Throughout history, almonds have been enjoyed not only for their delicate, versatile flavor and great crunch, but also their legendary healthful properties. Almonds are California's largest tree nut crop in total dollar value and acreage. They rank as the largest U.S. horticultural export. Approximately 6,000 almond growers produce nearly 100 percent of the commercial domestic supply and more than 80 percent of worldwide production. Nearly 80 countries import California almonds.
In the fall, flower parts begin to develop on the edges of the growing bud. By mid-December, pollen grains are present. The tiny bud remains dormant until early January when it grows rapidly.
A good chill during November and December followed by a warmer January and February coaxes the first almond tree blossoms from their buds. Because the almond tree is not self-pollinating, at least two different varieties of trees are necessary for a productive orchard. Bees pollinate alternating rows of almond varieties. From February onward, orchards should be frost-free, have mild temperatures (55 to 60 degrees Fahrenheit) and minimal rain so blossoms can flourish and bees can do their job.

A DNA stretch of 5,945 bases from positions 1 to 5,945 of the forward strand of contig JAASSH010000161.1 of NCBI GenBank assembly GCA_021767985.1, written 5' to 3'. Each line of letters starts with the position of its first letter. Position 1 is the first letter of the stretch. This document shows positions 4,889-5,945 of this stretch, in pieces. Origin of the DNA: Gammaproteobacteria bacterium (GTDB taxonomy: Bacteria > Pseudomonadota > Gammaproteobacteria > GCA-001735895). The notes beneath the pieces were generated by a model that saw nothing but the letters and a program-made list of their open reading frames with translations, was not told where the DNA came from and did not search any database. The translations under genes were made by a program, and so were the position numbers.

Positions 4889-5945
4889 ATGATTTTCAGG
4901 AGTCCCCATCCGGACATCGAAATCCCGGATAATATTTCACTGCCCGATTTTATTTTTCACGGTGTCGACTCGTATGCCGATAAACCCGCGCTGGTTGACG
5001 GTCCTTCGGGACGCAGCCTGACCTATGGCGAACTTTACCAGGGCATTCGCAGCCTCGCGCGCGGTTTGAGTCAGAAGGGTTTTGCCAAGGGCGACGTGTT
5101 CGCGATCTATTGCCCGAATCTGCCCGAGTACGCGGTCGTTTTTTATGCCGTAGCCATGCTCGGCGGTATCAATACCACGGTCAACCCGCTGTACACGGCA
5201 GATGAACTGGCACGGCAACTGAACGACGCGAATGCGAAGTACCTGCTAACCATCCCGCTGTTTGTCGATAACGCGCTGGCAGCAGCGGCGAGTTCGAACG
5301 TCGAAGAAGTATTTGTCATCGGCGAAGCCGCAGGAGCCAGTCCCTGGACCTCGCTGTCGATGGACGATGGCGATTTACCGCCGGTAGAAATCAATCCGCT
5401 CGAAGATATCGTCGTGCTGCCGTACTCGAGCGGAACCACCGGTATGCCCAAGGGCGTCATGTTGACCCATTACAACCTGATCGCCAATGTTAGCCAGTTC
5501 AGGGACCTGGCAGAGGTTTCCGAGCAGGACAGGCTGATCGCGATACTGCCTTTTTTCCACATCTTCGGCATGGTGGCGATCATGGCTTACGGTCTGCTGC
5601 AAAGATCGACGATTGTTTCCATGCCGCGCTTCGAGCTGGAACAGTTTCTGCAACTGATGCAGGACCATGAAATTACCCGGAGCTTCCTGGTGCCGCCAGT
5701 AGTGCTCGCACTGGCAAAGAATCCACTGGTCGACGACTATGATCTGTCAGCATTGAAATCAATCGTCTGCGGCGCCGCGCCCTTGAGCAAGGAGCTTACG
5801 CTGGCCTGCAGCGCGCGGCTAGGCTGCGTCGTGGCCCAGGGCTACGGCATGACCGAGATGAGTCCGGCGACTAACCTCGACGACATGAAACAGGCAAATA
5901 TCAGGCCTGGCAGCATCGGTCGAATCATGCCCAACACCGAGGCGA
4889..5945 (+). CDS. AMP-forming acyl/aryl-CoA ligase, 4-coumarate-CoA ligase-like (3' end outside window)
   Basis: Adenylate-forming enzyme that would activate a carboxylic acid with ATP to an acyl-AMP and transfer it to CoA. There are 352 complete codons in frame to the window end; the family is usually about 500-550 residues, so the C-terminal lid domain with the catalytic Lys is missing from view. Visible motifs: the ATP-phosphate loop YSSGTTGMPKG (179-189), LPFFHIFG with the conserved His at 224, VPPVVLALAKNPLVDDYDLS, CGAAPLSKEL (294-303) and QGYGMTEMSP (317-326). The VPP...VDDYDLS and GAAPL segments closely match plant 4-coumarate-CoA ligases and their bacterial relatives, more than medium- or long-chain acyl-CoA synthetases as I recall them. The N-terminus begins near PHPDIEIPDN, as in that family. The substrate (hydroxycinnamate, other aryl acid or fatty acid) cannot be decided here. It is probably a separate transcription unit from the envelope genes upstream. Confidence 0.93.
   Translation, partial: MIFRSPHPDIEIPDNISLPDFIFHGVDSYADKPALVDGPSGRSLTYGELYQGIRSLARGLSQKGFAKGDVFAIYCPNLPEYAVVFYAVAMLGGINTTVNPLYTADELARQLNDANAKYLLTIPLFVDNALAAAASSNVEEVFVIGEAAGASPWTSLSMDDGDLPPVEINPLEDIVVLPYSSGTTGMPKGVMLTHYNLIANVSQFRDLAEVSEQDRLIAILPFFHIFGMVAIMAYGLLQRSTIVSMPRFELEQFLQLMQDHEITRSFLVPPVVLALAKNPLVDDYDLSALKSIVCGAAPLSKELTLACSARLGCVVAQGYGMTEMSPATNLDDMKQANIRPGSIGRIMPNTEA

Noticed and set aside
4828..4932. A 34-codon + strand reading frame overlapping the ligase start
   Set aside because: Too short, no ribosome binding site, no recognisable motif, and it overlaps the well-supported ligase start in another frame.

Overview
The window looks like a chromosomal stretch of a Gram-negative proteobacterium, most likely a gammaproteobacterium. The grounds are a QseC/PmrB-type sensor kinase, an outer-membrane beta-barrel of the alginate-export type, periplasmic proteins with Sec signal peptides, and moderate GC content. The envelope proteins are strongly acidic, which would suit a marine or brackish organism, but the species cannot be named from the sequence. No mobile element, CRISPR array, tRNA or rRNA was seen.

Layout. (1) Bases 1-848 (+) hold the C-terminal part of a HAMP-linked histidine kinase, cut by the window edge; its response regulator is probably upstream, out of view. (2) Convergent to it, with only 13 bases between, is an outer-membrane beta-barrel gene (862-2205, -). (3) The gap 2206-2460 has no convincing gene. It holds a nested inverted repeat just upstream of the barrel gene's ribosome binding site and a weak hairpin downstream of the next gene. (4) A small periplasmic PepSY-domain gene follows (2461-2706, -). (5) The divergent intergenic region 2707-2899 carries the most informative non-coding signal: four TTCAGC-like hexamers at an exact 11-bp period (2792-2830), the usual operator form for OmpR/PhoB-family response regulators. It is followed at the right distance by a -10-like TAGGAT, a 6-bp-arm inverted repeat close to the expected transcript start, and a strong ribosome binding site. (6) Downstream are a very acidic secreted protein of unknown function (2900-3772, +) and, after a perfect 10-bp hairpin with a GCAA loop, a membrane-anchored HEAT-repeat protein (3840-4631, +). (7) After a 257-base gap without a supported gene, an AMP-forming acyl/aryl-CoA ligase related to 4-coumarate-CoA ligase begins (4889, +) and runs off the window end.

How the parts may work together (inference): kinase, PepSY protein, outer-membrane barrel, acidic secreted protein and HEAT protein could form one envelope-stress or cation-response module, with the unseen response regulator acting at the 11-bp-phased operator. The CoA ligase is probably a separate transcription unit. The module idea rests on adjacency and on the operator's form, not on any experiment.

After the petals drop and the trees have leafed out, the first signs of the fuzzy gray-green "fruit" appear. The hull continues to harden and mature, and in July it begins to split open. Between mid-August and late October, the split widens, exposing the shell, which allows the kernel (nut) to dry. The whole nut and stem finally separate, and shortly before harvest, the hull opens completely.
Mariani Nut processes and markets both shelled and inshell almonds. Please learn more below about how almonds are manufactured or visit the "Products & Markets" section of the website to obtain specific product information.
A portion of almonds received at our plant come from huller/hhellers located throughout the state and are already in the shelled form. The first step for incoming product is to be run through cleaning equipment to remove any foreign material that remains from the field. The almonds are then run through sizing machines, which create uniform lots and allow the customer to receive a consistent product for the desired end application. From here, the almonds are run through a series of electronic machines that enable us to remove the desired level of minor defects (chips, scratch, etc.).
Finally, the product is run through a final visual hand sort and is ready for packaging.
At the processing plant, a random sample of almond shells are cracked open and the nuts inside are graded according to size and quality. Almonds are inspected to make sure they are whole, clean, and well-dried.
Recommendations for Storage:
• Store under cool and dry conditions
To find out everything you’d like to know about almonds, visit the Almond Board of California website.